To me, this is key. The TUC’s ‘Middle Britain’ and Oxfam’s Freds (roughly the bottom quintile) together with quintile inbetween represent 60% of Britain. The quintile above too support progressive taxation policies. That’s 80% of the country that can be mobilised on this basis. This is crucial in light of the important debate on how we pay for the debt we are incurring in fighting the recession, the question is ‘who pays?’
There is too the broader point of why has ‘Middle Britain’ been left behind? The answer to this is unquestionably related to the buildup in consumer debt over the past decades. As the report notes:
Despite the deceleration in the rate of income growth from 2002, households, on average, maintained rising living standards at least until the end of 2007. From 2000 to 2007, consumer spending by individuals grew by £55 billion more than their income. Over the same period, the Government’s index of retail sales by volume grew by no less than 35 per cent in constant prices, more than three times as fast as disposable incomes.For a while Britons – across income groups – embarked on a mass spending spree while much of the nation appeared to drip with affluence. New shopping malls sprouted across Britain. The giant Westfield Centre in West London is the biggest urban, indoor retail outlet in western Europe, boasting no fewer than 50 restaurants and 255 shops, including flagship stores for leading designers including Dior and Tiffany. Yet in a telling symbol of the consumer bubble that was bursting across Britain, it opened its doors in November 2008, a few days after the Government announced the first quarterly downturn for 16 years.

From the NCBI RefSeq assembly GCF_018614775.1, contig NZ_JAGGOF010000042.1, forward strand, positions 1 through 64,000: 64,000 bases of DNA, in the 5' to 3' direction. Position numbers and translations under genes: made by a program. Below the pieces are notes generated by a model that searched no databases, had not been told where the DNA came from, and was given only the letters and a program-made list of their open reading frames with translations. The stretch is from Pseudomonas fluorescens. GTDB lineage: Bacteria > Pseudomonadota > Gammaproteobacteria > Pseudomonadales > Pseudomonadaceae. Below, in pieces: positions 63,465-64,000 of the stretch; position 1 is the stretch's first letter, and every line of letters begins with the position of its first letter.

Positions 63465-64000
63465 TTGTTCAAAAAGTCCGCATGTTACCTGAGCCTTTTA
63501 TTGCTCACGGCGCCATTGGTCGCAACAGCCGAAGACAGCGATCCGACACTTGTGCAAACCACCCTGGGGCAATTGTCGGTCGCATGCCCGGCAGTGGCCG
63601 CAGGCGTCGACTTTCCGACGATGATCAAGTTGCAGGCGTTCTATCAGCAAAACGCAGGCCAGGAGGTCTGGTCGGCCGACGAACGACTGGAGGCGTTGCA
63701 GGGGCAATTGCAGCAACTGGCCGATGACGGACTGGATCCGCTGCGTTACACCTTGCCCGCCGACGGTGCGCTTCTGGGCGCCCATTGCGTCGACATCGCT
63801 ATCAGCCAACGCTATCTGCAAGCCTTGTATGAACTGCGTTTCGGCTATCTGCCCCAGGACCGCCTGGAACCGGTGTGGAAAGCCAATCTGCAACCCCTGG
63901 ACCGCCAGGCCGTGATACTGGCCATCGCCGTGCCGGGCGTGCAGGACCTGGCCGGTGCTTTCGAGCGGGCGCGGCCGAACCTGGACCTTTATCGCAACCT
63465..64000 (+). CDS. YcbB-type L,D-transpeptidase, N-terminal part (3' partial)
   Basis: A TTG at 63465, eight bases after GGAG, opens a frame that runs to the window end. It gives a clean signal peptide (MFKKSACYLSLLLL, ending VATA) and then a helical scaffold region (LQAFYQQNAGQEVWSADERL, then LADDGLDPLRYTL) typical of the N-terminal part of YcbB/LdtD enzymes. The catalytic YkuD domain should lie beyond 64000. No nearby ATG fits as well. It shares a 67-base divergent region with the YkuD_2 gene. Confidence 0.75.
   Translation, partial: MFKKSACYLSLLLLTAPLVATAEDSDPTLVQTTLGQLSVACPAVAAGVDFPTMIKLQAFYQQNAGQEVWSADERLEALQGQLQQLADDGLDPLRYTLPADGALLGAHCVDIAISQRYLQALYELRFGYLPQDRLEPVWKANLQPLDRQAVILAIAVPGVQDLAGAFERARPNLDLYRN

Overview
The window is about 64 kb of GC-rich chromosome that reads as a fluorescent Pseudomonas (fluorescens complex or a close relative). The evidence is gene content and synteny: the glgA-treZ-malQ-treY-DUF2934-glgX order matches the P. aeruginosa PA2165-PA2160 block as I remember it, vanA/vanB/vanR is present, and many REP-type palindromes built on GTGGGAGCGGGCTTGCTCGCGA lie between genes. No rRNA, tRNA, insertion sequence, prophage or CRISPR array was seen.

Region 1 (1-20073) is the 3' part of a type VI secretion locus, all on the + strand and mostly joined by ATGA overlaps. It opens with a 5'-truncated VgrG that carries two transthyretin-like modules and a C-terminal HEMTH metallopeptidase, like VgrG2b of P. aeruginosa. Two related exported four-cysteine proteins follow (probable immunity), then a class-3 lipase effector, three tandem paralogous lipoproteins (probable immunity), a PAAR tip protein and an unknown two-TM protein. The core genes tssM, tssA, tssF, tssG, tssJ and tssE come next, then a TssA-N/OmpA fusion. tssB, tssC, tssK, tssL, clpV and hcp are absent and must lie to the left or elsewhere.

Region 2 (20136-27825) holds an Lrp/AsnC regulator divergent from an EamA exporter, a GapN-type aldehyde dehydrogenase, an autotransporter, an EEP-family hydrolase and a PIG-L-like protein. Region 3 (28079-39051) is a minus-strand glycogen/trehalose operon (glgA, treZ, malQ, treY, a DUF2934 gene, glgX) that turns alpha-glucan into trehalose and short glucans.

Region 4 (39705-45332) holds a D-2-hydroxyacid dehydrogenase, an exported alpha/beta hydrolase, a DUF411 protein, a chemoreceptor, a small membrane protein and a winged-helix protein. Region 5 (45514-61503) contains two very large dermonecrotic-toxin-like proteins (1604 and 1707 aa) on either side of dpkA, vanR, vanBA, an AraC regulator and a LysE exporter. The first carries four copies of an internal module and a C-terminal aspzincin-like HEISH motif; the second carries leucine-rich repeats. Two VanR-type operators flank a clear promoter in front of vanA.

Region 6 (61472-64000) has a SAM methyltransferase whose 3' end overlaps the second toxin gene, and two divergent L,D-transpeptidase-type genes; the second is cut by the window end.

So how was it possible to maintain spending when rises in purchasing power were slowing? The answer is by a sharp and unprecedented rise in debt.
I am increasingly thinking that there is something in Graham Turner’s argument about the power of capital and the buildup in debt. Footloose global capital and the outsourcing of jobs to lower cost countries has had the effect of driving down wages in the West.